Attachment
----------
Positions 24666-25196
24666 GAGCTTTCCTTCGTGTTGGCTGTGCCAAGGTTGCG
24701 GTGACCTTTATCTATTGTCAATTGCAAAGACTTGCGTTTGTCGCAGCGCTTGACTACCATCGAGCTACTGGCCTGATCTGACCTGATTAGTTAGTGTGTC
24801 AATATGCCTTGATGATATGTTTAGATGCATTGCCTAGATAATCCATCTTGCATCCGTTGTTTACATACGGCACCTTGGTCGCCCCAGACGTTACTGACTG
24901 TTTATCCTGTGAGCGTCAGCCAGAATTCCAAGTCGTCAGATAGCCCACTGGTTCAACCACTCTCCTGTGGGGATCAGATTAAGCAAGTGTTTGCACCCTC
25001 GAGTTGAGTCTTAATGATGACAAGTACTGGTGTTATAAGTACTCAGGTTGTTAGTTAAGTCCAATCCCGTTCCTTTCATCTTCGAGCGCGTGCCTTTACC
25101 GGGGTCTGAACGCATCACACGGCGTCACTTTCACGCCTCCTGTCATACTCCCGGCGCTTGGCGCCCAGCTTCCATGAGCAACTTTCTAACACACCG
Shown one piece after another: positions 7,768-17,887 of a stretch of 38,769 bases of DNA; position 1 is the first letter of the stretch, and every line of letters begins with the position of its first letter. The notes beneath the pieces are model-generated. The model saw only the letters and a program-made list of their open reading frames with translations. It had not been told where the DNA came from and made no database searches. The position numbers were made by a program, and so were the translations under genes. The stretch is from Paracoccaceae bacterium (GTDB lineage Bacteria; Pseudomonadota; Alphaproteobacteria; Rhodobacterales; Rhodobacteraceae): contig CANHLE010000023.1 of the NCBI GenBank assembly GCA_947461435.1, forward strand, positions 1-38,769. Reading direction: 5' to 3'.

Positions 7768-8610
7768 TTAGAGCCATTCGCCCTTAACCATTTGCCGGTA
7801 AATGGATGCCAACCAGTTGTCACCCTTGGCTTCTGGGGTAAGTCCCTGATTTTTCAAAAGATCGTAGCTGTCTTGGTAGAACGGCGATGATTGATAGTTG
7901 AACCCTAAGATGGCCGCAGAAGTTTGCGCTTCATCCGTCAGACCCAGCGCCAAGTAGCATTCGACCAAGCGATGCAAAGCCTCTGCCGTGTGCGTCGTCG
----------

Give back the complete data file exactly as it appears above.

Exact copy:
Positions 24666-25196
24666 GAGCTTTCCTTCGTGTTGGCTGTGCCAAGGTTGCG
24701 GTGACCTTTATCTATTGTCAATTGCAAAGACTTGCGTTTGTCGCAGCGCTTGACTACCATCGAGCTACTGGCCTGATCTGACCTGATTAGTTAGTGTGTC
24801 AATATGCCTTGATGATATGTTTAGATGCATTGCCTAGATAATCCATCTTGCATCCGTTGTTTACATACGGCACCTTGGTCGCCCCAGACGTTACTGACTG
24901 TTTATCCTGTGAGCGTCAGCCAGAATTCCAAGTCGTCAGATAGCCCACTGGTTCAACCACTCTCCTGTGGGGATCAGATTAAGCAAGTGTTTGCACCCTC
25001 GAGTTGAGTCTTAATGATGACAAGTACTGGTGTTATAAGTACTCAGGTTGTTAGTTAAGTCCAATCCCGTTCCTTTCATCTTCGAGCGCGTGCCTTTACC
25101 GGGGTCTGAACGCATCACACGGCGTCACTTTCACGCCTCCTGTCATACTCCCGGCGCTTGGCGCCCAGCTTCCATGAGCAACTTTCTAACACACCG
Shown one piece after another: positions 7,768-17,887 of a stretch of 38,769 bases of DNA; position 1 is the first letter of the stretch, and every line of letters begins with the position of its first letter. The notes beneath the pieces are model-generated. The model saw only the letters and a program-made list of their open reading frames with translations. It had not been told where the DNA came from and made no database searches. The position numbers were made by a program, and so were the translations under genes. The stretch is from Paracoccaceae bacterium (GTDB lineage Bacteria; Pseudomonadota; Alphaproteobacteria; Rhodobacterales; Rhodobacteraceae): contig CANHLE010000023.1 of the NCBI GenBank assembly GCA_947461435.1, forward strand, positions 1-38,769. Reading direction: 5' to 3'.

Positions 7768-8610
7768 TTAGAGCCATTCGCCCTTAACCATTTGCCGGTA
7801 AATGGATGCCAACCAGTTGTCACCCTTGGCTTCTGGGGTAAGTCCCTGATTTTTCAAAAGATCGTAGCTGTCTTGGTAGAACGGCGATGATTGATAGTTG
7901 AACCCTAAGATGGCCGCAGAAGTTTGCGCTTCATCCGTCAGACCCAGCGCCAAGTAGCATTCGACCAAGCGATGCAAAGCCTCTGCCGTGTGCGTCGTCG